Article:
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Washington DC by Tracy Lyon

The Race of the Ark Tattoo

If you go to The Race of the Ark Tattoo expecting a traditional theater experience, you are in for a surprise. This Obie Award winning piece is being billed by the Studio Theatre as "a flea market and a performance." Surely, it can't be an authentic flea market, can it? Could it be that some enterprising person would take that American mecca of castoff appliances and old 45s and turn it into art? The answer is yes, and writer W. David Hancock does it with intelligence, humor and, at times, a touch of melancholy.

It is clear from the moment one walks through the doors of the Studio Theatre that the audience is in store for something different. While still in the lobby, audience members are presented with a map that will guide them to the flea market. The flea market is housed in a space a little over a block away. Upon entering, one encounters tables and walls filled with the usual flea market fare such as old board games, a coffee pot, pieces of tile, and even a vintage Partridge Family album. The "customers" are encouraged to bring any questions to the proprietor, P. Foster, who is played by Matthew Maher. One soon finds another surprise. Not only is Foster answering questions but he also is bargaining with the eager shoppers.

The Race of the Ark Tattoo
Matthew Maher as P. Foster
Once the audience takes their seats, it is revealed that the appropriately named Mr. Foster was a foster child. Life was hard for him, but he recalls the one bright spot in his bleak childhood - the time he spent with his foster father, Mr. Phinney, Jr. We soon learn that Mr. Foster is not here just to sell his wares. He has a story to tell. In fact, he has many stories to tell because there is an anecdote attached to each of the old dusty items on display. Some of these tales are true, and some are born from Mr. Phinney's fervent imagination. All are intriguing and touched with an underlying grief.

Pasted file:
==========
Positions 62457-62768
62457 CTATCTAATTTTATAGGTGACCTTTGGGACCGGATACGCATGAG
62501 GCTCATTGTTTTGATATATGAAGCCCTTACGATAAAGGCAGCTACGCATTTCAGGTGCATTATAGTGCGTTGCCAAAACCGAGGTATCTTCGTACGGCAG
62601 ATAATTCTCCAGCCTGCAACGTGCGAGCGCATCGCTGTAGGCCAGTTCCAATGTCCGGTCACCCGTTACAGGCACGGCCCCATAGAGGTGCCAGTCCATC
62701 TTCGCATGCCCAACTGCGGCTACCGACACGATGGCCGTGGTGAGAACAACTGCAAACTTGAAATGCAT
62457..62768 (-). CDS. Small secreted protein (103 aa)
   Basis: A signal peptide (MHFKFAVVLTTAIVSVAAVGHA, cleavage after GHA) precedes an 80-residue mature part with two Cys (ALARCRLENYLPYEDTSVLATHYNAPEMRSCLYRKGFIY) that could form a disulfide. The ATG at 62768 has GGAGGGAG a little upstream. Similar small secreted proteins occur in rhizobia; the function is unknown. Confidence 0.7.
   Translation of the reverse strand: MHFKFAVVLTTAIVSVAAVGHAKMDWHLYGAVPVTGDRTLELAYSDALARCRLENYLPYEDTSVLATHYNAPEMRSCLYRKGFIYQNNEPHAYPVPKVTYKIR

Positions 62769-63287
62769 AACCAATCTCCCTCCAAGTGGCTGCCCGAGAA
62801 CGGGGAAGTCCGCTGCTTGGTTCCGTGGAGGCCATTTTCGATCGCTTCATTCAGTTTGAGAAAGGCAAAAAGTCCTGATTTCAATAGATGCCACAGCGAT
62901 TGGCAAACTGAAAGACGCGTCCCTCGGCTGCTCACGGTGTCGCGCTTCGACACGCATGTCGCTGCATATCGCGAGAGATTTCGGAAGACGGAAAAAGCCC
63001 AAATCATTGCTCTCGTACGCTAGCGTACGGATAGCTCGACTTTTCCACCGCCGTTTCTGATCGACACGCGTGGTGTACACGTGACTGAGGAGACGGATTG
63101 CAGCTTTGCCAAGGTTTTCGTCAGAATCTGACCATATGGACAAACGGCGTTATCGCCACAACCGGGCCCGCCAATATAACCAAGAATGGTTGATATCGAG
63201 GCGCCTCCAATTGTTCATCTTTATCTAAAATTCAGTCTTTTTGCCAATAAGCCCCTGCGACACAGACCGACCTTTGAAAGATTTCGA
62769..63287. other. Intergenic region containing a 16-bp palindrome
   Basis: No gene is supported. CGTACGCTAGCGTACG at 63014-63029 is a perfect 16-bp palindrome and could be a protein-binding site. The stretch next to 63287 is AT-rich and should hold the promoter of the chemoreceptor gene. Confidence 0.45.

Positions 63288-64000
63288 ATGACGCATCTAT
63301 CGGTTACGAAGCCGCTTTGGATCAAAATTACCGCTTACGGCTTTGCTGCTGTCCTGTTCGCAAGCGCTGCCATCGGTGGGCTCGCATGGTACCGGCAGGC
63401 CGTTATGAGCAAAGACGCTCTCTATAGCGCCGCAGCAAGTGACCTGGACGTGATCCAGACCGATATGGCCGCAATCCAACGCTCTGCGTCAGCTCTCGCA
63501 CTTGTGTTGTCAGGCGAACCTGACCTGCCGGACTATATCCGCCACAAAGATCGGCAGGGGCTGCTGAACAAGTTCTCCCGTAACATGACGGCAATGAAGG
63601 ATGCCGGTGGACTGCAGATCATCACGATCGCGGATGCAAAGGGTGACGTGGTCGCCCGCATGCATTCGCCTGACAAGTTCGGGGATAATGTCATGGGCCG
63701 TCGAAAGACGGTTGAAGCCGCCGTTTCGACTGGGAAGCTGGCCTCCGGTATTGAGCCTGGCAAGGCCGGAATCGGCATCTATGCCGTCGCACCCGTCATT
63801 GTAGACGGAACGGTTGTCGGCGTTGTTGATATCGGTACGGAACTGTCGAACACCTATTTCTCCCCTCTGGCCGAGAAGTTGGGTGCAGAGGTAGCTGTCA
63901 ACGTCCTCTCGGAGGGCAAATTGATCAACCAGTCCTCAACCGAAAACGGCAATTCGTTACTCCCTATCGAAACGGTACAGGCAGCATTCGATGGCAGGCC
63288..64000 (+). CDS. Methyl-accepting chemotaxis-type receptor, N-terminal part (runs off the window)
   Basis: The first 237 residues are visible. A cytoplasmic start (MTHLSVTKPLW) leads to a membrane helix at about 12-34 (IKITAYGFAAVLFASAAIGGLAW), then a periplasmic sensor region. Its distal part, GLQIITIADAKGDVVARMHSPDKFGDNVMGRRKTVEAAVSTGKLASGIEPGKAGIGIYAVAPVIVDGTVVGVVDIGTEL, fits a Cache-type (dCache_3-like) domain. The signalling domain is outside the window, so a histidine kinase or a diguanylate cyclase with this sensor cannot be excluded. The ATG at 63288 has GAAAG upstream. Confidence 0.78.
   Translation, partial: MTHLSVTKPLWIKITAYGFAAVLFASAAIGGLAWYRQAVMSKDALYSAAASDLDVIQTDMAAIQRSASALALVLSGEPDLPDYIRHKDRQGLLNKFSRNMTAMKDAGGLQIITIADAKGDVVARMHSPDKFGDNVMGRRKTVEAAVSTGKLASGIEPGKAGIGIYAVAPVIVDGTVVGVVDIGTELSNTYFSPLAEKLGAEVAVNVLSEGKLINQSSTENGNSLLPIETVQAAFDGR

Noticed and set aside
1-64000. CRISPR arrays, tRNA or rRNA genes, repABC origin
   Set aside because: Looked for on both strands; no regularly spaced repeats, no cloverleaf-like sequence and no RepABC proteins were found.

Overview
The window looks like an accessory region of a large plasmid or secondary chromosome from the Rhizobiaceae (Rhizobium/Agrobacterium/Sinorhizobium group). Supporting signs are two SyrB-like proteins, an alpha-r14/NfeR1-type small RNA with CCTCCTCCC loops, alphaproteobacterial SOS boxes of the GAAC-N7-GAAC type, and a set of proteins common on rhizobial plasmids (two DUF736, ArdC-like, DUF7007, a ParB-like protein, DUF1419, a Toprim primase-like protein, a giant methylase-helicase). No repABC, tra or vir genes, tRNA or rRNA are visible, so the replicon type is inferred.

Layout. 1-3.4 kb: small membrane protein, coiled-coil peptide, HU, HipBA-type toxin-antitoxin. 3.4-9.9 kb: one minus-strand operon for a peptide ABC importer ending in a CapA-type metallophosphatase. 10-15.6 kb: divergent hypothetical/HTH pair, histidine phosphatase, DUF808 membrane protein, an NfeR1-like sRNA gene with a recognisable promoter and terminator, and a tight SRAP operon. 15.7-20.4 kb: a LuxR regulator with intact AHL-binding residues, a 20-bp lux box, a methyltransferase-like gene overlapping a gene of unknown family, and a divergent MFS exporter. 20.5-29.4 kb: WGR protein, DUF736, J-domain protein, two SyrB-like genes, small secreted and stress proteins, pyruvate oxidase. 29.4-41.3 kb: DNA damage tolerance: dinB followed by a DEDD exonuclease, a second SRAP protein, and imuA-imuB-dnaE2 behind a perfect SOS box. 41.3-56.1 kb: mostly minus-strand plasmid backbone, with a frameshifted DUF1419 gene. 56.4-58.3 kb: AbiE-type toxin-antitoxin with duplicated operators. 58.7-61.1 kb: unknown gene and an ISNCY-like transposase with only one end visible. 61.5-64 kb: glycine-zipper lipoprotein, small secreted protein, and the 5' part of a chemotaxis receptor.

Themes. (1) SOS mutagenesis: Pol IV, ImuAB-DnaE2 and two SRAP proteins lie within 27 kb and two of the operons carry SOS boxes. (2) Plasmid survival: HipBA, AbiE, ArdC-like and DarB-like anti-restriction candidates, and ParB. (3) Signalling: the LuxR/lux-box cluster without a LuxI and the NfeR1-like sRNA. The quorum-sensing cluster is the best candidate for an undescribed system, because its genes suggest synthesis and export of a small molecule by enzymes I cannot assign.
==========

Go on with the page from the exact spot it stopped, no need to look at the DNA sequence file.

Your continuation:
Hancock has cast the audience as supporting players in this production, and Maher plays off them expertly. Sporting a hollowed-out toy camper that he refers to as the "story ark", he walks through the flea market and fills it with a number of items. Next, Maher makes his way through the audience, asking for volunteers to pick something out of the weathered old toy. With each selection comes a story told in the voices of both Foster and Mr. Phinney.

The marriage of W. David Hancock's dialogue and Matthew Maher's acting results in a superb piece of work. W. David Hancock's intelligent writing provides Matthew Maher with the tools to deliver a riveting performance as the gregarious and occasionally forgetful P. Foster. His ability to both disarm and disturb is very effective. Maher is equally as commanding when portraying the inventive foster father. Additionally, Melanie Joseph's subtle direction is obviously constructed with the audience members in mind.

Be sure not to miss this entertaining flea market, as it has only a two-week run. The Race Of The Ark Tattoo may not be for everyone; the traditionally minded may be put off by the structure of this piece. Nonetheless, don't let the unusual setting or the audience participation become a barrier. After all, where else can one witness an excellent performance piece and buy a figurine for one dollar?

The Studio Theatre
The Race Of The Ark Tattoo
September 7 - 23, 2001
By W. David Hancock
Directed by Melanie Joseph
1333 P Street, NW
Washington, DC 20005
Ticket Information: (202)332-3300 or www.studiotheatre.org

Photo: Carol Prat


-- Tracy Lyon


Also see the Current Theatre Season Calendar for D.C.



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